The regime of feminine jouissance does not refer to the jouissance that women experience, as sometimes understood, but to the jouissance that remains outside the binary functioning of the signifying chain and that is present in bodies. It is a jouissance that exists because it escapes, and in which you have to consent to believe, something that does not always happen. Unlike the logic that governs the subject, this jouissance experienced by the parlêtre is not limited by the phallus. The phallus does not limit or define it, but a reading of Encore shows that this jouissance of the phallus is necessary as a reference, as a starting point if you like.

The so-called “genders” are for some subjects a subjective and social locator. For psychoanalysis this term locates an attempt to make a link between a parlêtre and their body as sexed. From the Lacanian orientation, this LGTBI swarm reveals that we are no longer in the time of great solid identifications and their fringes, but that we are rather in the age of swarms, of multiple, unstable and inconsistent solutions.

The swarm is the modality of S1 in the epoch of the zenith of the object: in it you can live without the father, but not without the swarm. Flotation and debility are marks of liquid castration.

A livable castration

The neurotic defends himself against castration because he is a believer of the phallus. The AS, someone who is analyzed, shall we say, knows that the phallus is a semblant, like the father, knows that not all the letters of the alphabet could write the sexual relationship, but above all knows, with Lacan, that castration is not a fantasy. If castration does not serve to situate some borders, it is no different from the superego.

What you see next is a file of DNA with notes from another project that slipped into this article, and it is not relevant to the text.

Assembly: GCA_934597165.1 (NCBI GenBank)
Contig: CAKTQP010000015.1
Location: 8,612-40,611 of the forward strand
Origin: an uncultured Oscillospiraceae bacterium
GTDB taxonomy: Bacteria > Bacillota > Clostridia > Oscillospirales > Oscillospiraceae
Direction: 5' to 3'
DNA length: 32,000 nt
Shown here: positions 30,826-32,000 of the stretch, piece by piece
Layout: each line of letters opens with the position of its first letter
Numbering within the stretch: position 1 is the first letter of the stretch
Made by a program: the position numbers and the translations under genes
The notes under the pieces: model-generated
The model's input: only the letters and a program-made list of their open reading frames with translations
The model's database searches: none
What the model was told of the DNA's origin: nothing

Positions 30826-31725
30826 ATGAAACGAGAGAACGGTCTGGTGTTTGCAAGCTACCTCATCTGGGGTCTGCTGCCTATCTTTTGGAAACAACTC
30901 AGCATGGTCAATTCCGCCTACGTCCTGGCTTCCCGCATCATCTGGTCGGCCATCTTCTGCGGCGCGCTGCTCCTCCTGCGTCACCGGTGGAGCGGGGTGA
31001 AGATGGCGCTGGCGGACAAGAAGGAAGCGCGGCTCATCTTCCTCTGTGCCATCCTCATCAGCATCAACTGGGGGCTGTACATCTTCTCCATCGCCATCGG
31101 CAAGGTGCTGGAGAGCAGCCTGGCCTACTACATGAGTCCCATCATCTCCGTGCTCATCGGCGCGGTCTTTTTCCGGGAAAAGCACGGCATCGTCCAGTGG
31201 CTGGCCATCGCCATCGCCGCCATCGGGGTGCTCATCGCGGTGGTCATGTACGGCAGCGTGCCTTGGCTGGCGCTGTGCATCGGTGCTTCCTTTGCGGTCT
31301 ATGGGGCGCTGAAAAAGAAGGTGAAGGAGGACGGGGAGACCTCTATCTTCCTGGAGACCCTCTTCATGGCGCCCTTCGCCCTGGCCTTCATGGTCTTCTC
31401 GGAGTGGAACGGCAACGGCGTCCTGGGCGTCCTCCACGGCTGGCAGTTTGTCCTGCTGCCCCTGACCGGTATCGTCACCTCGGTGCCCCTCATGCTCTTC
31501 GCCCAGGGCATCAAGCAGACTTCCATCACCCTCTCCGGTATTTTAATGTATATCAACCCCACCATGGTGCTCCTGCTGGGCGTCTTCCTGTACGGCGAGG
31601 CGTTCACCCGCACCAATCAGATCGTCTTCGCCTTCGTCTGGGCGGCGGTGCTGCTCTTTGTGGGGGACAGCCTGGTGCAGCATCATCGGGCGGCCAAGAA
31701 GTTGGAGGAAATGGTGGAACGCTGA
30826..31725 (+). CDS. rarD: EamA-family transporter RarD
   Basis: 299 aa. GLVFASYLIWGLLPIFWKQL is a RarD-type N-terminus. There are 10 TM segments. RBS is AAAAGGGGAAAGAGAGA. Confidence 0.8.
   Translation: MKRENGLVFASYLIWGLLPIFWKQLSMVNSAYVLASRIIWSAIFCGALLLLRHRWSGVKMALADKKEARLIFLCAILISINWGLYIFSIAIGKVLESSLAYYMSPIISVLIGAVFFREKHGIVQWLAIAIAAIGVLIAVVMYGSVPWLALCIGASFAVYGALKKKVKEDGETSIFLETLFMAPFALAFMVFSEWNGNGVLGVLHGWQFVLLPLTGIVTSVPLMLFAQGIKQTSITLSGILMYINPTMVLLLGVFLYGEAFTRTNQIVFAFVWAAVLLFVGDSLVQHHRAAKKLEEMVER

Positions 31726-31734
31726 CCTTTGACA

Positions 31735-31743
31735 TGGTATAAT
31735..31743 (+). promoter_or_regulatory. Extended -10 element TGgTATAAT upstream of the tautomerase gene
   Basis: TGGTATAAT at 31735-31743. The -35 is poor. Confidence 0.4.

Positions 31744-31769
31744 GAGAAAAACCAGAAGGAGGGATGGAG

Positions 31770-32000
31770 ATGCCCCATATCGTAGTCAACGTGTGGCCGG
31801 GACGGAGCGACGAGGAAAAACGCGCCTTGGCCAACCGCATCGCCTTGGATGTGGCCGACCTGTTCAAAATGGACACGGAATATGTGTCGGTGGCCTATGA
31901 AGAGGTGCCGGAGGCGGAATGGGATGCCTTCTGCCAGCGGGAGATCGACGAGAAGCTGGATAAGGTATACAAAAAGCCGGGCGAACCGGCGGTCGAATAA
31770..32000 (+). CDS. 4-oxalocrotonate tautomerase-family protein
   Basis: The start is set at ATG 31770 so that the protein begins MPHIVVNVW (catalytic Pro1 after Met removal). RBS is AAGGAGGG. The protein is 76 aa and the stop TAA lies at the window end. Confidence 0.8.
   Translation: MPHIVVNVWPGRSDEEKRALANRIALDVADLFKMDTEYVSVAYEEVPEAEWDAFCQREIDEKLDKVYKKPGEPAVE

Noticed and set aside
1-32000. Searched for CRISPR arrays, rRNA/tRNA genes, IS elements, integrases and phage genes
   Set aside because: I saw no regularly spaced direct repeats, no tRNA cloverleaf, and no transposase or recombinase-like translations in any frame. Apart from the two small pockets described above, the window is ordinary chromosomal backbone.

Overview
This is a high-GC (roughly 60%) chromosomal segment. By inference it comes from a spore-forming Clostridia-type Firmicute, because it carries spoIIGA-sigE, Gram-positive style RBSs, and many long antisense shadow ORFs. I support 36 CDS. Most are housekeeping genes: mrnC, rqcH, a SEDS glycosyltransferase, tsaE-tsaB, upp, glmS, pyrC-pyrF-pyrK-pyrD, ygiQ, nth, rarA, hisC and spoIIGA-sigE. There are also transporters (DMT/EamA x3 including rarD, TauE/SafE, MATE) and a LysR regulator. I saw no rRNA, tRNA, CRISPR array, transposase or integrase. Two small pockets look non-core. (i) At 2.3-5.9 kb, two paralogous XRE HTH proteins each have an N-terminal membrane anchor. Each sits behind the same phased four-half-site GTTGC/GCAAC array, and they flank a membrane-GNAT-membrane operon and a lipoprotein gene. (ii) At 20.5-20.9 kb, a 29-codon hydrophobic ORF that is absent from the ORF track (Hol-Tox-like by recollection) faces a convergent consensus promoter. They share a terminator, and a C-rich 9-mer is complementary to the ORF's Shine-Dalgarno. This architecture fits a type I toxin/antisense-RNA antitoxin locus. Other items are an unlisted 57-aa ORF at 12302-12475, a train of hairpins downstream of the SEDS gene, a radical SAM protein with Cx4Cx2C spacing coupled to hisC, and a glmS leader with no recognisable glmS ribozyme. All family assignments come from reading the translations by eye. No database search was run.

Let’s put it like this: there is no biological or cultural sexuation; what there is is a push of language to have to situate oneself in the vertigo of the hole between S1 and S2. The one who is analysed is the one who has consented to be sexuated with castration. Sexuation is situating oneself in relation to castration, one’s own and above all that of the Other. It is consenting to the choice of a modality of castration that is liveable. That is why sexuation is not to be confused with stitching up a body with some signifiers at hand.

The non-relation that we referred to at the beginning is not flotation or undifferentiation. The non-relation includes radical alterity, even that of one’s own body when it is revealed in its not-so-own face. But if the process of sexuation is confused with the (supposed) choice of gender, this dimension of alterity is eluded and crushed in being reduced to an identity with oneself.

New changes await us at the moment when humanity is on the point of being able to reproduce without passing via sexual difference. We psychoanalysts will also have to find our way around these developments, they are subjects of our competence and the ethics of psychoanalysis asks us not to ignore them.

With the instruments that are our own we must enter this conversation of civilization, even producing it appropriate, in order to civilize it if necessary. Against the deadly madness, the vital weakness.

And love? Love is our main instrument. Without love no conversation is possible or oriented.


Translated by Roger Litten